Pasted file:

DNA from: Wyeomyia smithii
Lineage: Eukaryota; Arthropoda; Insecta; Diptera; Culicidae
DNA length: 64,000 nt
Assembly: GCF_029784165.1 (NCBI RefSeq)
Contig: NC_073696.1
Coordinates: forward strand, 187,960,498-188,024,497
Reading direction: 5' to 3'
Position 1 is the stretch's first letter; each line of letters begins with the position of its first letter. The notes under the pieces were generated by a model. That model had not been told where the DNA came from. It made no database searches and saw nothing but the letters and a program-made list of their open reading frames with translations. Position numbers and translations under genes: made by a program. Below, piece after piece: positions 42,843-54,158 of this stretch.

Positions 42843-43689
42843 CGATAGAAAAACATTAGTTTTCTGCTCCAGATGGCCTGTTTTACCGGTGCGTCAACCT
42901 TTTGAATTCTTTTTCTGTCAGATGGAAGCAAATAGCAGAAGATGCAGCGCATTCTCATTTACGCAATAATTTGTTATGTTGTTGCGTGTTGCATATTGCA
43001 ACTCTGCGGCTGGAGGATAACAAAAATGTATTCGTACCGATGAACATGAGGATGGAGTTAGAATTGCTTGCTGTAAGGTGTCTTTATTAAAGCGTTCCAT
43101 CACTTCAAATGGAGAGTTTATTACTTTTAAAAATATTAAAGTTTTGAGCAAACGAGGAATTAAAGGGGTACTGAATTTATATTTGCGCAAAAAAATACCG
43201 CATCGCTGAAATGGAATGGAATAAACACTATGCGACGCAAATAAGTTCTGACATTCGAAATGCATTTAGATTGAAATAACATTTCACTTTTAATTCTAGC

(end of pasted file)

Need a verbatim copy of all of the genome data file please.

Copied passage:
DNA from: Wyeomyia smithii
Lineage: Eukaryota; Arthropoda; Insecta; Diptera; Culicidae
DNA length: 64,000 nt
Assembly: GCF_029784165.1 (NCBI RefSeq)
Contig: NC_073696.1
Coordinates: forward strand, 187,960,498-188,024,497
Reading direction: 5' to 3'
Position 1 is the stretch's first letter; each line of letters begins with the position of its first letter. The notes under the pieces were generated by a model. That model had not been told where the DNA came from. It made no database searches and saw nothing but the letters and a program-made list of their open reading frames with translations. Position numbers and translations under genes: made by a program. Below, piece after piece: positions 42,843-54,158 of this stretch.

Positions 42843-43689
42843 CGATAGAAAAACATTAGTTTTCTGCTCCAGATGGCCTGTTTTACCGGTGCGTCAACCT
42901 TTTGAATTCTTTTTCTGTCAGATGGAAGCAAATAGCAGAAGATGCAGCGCATTCTCATTTACGCAATAATTTGTTATGTTGTTGCGTGTTGCATATTGCA
43001 ACTCTGCGGCTGGAGGATAACAAAAATGTATTCGTACCGATGAACATGAGGATGGAGTTAGAATTGCTTGCTGTAAGGTGTCTTTATTAAAGCGTTCCAT
43101 CACTTCAAATGGAGAGTTTATTACTTTTAAAAATATTAAAGTTTTGAGCAAACGAGGAATTAAAGGGGTACTGAATTTATATTTGCGCAAAAAAATACCG
43201 CATCGCTGAAATGGAATGGAATAAACACTATGCGACGCAAATAAGTTCTGACATTCGAAATGCATTTAGATTGAAATAACATTTCACTTTTAATTCTAGC